I love finding opportunities to invest in startups that have massive financial potential and also strengthen the financial fabric of society. GovTech SaaS is one such opportunity. In future articles, I’ll cover opportunities in other sectors.
I believe GovTech SaaS businesses have unfair advantages that make them some of the most interesting and underrated opportunities in entrepreneurship:
- Recurring and sticky revenue – if you can overcome a challenging sales and procurement process, you have a chance to engineer great net revenue retention.
- Less competition – it’s anti-hype and unsexy, so few 20-something CS grads have the interest and domain expertise to effectively compete. This translates to fewer competitors and lower long-term pricing pressure.
- Opportunity for truly holistic vertical SaaS – it’s a chance to start by solving one pressing problem for a key department, expand to multiple needs for that same stakeholder, deepen value and lock in, and get economies of scale at the city or state level.
- Accelerated momentum with scale – GovTech SaaS purchasers are typically risk-averse and consensus-driven. However, once you have a critical mass of adoption and public case studies, this can actually accelerate your sales and market awareness.
- Impact – your work strengthens society. You’ll have a deeper mission to hold on to when times get tough, and you’ll find it easier to recruit and retain similar mission-driven talent.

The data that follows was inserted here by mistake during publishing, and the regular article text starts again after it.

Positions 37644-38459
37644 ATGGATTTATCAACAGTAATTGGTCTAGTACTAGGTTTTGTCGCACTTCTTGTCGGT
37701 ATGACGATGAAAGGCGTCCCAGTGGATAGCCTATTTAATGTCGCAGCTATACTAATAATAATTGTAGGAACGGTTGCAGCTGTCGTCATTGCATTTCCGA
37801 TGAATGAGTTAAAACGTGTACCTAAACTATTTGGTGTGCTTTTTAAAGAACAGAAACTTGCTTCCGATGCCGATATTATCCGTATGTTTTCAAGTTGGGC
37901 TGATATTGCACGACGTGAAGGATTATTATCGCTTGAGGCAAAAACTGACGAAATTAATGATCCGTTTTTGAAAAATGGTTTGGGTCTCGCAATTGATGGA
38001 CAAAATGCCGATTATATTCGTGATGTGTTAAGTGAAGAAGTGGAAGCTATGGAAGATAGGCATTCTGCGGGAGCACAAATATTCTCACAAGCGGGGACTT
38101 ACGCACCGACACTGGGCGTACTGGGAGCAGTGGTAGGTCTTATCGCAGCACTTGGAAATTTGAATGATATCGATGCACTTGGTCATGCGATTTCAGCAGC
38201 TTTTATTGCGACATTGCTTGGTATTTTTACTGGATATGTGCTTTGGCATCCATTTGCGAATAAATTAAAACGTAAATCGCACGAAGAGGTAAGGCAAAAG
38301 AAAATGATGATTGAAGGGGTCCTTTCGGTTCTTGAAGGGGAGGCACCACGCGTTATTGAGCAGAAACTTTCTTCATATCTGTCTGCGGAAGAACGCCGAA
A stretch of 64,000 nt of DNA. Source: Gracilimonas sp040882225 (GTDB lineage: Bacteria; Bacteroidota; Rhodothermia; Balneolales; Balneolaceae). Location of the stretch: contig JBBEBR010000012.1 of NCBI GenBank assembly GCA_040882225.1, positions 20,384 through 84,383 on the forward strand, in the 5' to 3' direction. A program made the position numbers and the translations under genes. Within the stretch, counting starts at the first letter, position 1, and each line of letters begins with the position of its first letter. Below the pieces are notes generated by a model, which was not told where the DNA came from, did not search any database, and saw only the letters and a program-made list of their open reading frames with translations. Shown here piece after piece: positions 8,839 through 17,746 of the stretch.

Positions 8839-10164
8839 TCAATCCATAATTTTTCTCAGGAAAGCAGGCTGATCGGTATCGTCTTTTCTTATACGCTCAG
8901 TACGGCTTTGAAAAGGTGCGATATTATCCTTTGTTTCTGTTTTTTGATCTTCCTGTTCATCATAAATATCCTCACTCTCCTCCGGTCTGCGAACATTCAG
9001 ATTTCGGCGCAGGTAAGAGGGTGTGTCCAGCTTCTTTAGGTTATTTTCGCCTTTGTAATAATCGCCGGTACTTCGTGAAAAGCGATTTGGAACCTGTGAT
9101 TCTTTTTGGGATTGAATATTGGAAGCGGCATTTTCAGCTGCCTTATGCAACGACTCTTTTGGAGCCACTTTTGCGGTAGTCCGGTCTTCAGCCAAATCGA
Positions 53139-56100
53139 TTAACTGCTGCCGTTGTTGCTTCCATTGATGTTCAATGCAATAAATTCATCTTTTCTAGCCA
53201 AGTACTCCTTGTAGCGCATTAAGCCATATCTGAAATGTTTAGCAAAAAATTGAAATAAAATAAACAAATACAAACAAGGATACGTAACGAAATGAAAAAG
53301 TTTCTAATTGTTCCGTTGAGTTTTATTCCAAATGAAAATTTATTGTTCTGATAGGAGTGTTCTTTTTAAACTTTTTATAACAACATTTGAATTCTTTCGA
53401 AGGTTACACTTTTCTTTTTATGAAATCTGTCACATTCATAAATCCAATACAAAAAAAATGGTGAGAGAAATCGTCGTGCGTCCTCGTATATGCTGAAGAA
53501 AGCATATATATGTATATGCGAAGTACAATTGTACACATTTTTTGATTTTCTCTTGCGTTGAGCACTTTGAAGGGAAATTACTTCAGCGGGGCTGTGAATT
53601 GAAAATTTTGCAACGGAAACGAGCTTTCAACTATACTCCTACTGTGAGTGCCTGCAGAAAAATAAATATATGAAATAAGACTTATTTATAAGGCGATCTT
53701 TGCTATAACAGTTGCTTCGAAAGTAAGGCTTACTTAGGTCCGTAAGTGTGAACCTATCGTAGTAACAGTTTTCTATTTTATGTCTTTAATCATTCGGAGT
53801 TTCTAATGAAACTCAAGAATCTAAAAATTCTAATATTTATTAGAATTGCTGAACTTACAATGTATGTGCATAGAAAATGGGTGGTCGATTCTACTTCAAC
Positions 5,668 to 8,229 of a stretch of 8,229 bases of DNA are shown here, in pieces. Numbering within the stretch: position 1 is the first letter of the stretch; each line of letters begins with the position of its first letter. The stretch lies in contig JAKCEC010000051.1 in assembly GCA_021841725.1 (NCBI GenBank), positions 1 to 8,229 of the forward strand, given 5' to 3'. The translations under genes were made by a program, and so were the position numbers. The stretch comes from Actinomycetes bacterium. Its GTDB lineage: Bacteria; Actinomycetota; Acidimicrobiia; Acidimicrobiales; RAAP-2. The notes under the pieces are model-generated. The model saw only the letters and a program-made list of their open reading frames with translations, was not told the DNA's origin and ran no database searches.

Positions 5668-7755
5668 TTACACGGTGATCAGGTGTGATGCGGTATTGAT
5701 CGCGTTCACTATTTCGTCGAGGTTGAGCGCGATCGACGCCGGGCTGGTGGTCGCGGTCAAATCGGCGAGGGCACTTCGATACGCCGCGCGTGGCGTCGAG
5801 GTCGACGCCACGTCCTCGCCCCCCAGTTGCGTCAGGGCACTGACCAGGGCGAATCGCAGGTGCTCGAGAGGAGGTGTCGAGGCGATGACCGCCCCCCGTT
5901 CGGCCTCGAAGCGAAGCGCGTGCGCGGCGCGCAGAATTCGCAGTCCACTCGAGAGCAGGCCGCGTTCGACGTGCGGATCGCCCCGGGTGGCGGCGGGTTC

GovTech SaaS, however, is not for the faint of heart and has perils that typical enterprise SaaS companies don’t face. However, if managed correctly, these perils become competitive barriers that strengthen your company over time.
Here are some of the top things to focus on and stay honest about as you grow:
- Get real revenue, not just pilots – closing a bunch of pilots with innovation departments within governments doesn’t validate your business.
- Quick sales cycles – find ways to incentivize speed where possible, and accurately track and optimize CAC throughout. If you are facing a long and multi-month process, price accordingly.
- Expand beyond a point solution – with few exceptions, only comprehensive GovTech plays can achieve the scale to get to $100M+ ARR. If you’re starting with a point solution, prove out horizontal expansion relatively early.
- Meaningful ACV with existing budget – small ACV contracts coupled with a required new budget request have killed many GovTech SaaS startups. If possible, design your sales process to tap into existing budget and build a business for six- or seven-figure contracts.
- Find win-win opportunities to monetize – for example, you might solve a department’s licensing and payment challenge by providing integrated payments; this costs the department nothing and can drastically impact your revenue.
If you’re running a GovTech SaaS startup at a seed or series A stage, I’d love to chat: you can reach me at firstname.lastname@example.org.